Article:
“Dia what are you doing?” Vandy asks the young man pointing a gun at him. Dia, who had been kidnapped and trained to become a child solider tries his best not to acknowledge Vandy, his father.
“You are a good boy who loves soccer; who loves school. Your mother loves you so much.” Vandy reminds his son. Dia begins to waver.
Finally, they both begin to cry.
Vandy steps closer towards the gun, “I know they made you do bad things, but you are not a bad boy. I am your father, who loves you. And you will come home with me and be my son again.”
The two embrace.
Scene from the movie Blood Diamonds (2006)
The debate on youth radicalization has gained international attention over the last few years. At the close of 2015, UN Secretary General Ban Ki-moon rolled out the Plan of Action to Prevent Violent Extremism, calling for special effort to “reclaim the hearts and minds of today’s youth.” Recent studies surrounding this conversation has articulated an understanding that is often taken for granted: that family plays a central role in forming the core understanding of self-identity, meaning and purpose.
Simply put, as the primary locus of attitudes and behavior, families offer the first line of defense against prejudice and violence. As Dr. Jun Sook Moon, Chairwoman of Global Peace Women, has stated, “Where do people learn these principles and values? Where do they become the “habits of the heart” of a people, where acting morally becomes as natural as breathing? I believe it is in the home and in the family.” Thus, Global Peace Foundation and its women’s division say that “Peace Starts with the Home.”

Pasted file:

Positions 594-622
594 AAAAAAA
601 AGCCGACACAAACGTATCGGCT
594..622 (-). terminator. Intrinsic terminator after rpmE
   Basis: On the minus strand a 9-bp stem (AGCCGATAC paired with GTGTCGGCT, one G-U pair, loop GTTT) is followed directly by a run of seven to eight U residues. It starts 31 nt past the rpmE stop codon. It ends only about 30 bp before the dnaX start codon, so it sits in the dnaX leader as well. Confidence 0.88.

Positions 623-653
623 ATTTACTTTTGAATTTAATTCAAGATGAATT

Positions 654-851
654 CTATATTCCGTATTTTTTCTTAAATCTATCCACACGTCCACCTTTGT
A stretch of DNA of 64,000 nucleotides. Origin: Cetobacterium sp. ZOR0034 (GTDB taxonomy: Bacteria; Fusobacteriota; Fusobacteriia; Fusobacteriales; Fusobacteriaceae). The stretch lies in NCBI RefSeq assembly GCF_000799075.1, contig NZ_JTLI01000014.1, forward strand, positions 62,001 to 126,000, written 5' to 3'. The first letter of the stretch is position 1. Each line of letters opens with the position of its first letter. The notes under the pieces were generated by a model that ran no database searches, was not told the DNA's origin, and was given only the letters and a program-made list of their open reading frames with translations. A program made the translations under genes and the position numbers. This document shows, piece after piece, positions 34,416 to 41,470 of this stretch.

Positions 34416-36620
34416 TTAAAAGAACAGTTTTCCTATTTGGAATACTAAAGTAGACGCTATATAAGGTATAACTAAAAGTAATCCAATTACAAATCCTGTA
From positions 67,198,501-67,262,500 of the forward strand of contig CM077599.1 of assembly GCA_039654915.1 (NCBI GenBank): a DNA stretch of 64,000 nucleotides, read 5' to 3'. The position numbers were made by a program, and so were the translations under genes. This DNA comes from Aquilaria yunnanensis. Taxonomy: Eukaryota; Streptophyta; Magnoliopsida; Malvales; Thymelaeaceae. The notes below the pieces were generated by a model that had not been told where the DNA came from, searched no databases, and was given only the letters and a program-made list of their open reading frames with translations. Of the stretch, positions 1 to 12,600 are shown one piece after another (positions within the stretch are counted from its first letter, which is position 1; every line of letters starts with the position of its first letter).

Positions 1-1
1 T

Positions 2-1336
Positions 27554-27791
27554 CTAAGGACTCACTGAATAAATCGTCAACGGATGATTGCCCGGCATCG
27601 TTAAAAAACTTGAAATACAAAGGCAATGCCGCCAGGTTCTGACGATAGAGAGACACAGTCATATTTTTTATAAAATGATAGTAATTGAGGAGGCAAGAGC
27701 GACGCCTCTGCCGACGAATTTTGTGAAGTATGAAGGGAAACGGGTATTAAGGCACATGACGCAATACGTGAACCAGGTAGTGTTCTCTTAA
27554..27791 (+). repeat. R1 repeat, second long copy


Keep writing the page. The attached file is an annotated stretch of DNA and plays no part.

A case in point in Angola is a program run by UNITA (National Union for the Total Independence of Angola) to protect children from re-recruitment as soldiers, using family reunification and a strong community network as an effective method to prevent re-enlistment. In a later study, recruiters admitted the process thwarted their efforts.
Yet on the flip side of the coin, a dysfunctional family can leave a child vulnerable. Clinical psychologist James W. Jones, in his book Blood that Cries out from the Earth, suggests that weak or dysfunctional family contexts could make youth “desperately hungry” for “external objects that claim to be perfect and ideal” that ostensibly offers “that necessary sense of connection to something of value”. This leaves those coming out of these contexts vulnerable to narratives and communities that offer belonging and value. Jones defines the quality of the family by the quality of the “parent-child dyad”.
As policies and programs are being developed to counter youth radicalization, it becomes critical to identify the strongest and most natural resources against radicalization: healthy families and strong communities. A nation aspiring to foster growth and development should create policies and infrastructure that strengthen, support, and empower families in the work of raising ethical, global citizens.